BOOTLEG FILES 599: “Fantasia – The Censored Centaurs” (deleted characters from Disney’s 1940 masterwork).
LAST SEEN: It is on YouTube.
AMERICAN HOME VIDEO: None.
REASON FOR BOOTLEG STATUS: Racially motivated humor that the Mouse Factory does not want you to see.
CHANCES OF SEEING A COMMERCIAL DVD RELEASE: Oh, Lawdy!
In many ways, Walt Disney was way ahead of his times: his pioneering work in sound and color animation set new standards for filmmaking, and his genius for merchandising laid the foundation for contemporary Hollywood’s marketing machinery.
But Disney was also a man of his times, especially when it came to his attitudes towards minorities. During the 1930s and 1940s, several of Disney’s cartoons – not unlike the animated output from other studios – offered an offensive presentation of African-American stereotypes. By contemporary standards, this type of humor is miserable, but back in the day it was considered a source of harmless fun by the white animators.
Oddly, Disney sought to incorporate this level of humor into his 1940 feature “Fantasia.” Unlike the typical one-reel Disney cartoon that was mostly seen as a filler on a movie bill, “Fantasia” was envisioned as a bold experiment in cinematic art via its marriage of classical music and an invigorating new approach to animation. And, for the most part, Disney scored brilliantly with this remarkable blending of unlikely creative channels.
However, there is one sequence where “Fantasia” stumbles: the segment devoted to Beethoven’s “Pastoral Symphony,” which depicts figures of Greco-Roman mythology having a fun afternoon. Unlike the comic “Sorcerer’s Apprentice” and “Dance of the Hours” segments, with their imaginative animation and visceral humor, the “Pastoral Symphony” is visually kitschy and somewhat boring. Looking at the film today, it is peculiar that Disney didn’t recognize the segment’s weakness and have it removed.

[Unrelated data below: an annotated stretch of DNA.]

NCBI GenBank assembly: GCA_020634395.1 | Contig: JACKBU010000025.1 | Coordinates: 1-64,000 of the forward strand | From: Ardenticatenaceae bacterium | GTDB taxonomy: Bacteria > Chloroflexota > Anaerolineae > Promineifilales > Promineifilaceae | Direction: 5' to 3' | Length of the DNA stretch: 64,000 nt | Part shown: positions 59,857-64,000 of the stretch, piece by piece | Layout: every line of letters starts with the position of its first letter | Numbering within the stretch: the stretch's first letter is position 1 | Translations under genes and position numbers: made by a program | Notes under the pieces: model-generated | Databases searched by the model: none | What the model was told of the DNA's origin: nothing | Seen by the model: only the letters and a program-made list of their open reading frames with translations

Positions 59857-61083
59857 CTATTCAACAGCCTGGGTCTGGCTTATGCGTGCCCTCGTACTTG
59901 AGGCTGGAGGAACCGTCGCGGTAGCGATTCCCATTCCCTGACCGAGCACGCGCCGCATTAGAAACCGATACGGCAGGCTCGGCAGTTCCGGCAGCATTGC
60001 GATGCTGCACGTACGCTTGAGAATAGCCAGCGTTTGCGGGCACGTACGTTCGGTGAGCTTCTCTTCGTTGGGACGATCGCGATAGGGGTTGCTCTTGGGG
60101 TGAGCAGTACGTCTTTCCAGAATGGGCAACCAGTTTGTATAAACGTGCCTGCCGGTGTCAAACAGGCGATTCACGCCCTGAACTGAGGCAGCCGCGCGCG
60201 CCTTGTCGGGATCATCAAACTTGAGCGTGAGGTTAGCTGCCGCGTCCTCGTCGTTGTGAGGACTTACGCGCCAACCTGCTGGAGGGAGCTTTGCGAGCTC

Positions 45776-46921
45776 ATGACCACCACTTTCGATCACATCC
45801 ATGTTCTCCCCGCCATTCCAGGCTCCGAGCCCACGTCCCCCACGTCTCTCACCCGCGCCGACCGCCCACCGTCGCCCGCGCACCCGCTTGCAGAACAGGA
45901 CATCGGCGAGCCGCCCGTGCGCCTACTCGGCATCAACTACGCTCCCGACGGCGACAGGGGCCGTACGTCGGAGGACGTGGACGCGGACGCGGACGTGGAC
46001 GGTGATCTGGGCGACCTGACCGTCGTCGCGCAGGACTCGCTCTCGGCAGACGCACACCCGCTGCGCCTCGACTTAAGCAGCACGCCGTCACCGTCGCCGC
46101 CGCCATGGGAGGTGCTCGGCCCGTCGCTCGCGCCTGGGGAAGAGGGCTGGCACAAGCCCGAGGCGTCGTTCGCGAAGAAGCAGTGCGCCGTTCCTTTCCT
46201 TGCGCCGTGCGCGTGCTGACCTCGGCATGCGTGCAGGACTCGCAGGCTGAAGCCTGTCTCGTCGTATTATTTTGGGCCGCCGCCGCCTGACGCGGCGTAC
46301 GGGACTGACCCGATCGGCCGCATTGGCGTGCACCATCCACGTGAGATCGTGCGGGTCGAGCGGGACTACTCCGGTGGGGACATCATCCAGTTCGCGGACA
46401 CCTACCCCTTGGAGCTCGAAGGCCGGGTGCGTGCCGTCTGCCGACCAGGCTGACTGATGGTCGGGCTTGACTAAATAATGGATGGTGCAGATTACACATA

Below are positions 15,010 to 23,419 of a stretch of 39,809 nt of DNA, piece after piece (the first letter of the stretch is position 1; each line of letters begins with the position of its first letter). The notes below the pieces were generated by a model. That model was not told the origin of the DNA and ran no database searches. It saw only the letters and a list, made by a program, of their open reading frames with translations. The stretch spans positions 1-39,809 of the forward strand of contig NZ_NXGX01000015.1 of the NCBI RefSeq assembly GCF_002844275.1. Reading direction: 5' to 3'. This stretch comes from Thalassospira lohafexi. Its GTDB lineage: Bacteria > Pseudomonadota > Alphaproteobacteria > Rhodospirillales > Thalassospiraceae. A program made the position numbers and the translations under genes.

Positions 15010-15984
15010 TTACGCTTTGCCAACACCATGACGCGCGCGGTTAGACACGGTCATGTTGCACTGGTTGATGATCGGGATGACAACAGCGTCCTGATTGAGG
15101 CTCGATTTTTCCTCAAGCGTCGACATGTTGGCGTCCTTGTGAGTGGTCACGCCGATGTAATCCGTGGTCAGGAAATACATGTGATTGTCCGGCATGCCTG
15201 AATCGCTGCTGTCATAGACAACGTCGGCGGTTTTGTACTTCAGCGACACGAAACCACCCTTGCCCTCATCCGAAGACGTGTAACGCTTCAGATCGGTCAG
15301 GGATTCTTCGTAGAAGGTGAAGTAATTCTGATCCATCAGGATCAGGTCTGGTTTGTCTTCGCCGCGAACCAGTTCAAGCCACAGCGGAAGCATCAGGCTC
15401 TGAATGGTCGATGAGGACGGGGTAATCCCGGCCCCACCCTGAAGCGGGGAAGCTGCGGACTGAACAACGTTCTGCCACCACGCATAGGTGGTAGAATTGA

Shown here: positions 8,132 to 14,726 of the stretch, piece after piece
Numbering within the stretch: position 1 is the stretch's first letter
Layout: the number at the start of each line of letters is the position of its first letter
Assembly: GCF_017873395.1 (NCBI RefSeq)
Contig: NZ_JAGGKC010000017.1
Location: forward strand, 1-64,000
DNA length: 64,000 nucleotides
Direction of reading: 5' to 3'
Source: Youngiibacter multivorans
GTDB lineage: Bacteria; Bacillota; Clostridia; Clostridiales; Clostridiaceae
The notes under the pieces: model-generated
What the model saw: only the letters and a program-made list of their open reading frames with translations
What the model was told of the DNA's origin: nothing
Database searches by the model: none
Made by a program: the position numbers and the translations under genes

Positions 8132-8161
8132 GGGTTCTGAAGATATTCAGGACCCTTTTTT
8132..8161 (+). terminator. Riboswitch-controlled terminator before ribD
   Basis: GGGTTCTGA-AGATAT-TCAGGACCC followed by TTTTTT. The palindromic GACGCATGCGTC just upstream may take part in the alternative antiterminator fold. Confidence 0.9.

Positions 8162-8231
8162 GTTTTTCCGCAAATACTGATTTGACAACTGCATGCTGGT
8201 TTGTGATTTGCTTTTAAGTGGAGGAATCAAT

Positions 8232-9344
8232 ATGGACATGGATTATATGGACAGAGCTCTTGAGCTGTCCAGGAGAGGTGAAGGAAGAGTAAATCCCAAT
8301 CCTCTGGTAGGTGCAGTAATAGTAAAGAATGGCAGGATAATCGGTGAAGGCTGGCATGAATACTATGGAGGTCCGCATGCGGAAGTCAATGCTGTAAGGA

Even more peculiar was the inclusion of two politically incorrect characters whose presence deflates “Fantasia” to the level of one-reeler cheap laughs. The first character was given the name Sunflower in the “Fantasia” press book, although she is never identified by name on the screen. She is a child servant to an adult female centaur – her human half is a version of the pickaninny stereotype with pigtailed kinky hair, large lips and oversized earrings, while her equine half is the body of a dark-skinned donkey. The adult female centaur has long blonde hair and a beautiful white human half, while her lower half has a light blue hue and the graceful shape of a prized thoroughbred.
Sunflower is first seen in the centaur equivalent of a shoeshine worker: she is kneeling while polishing the adult centaur’s front left hoof. She is then seen pinning flowers into the adult’s tail – and when the adult moves away, Sunflower glowers with immediate irritation. Sunflower appears again holding a long floral chain that is draped around the human torso of another adult female centaur – she walks behind the adult, in total subservience.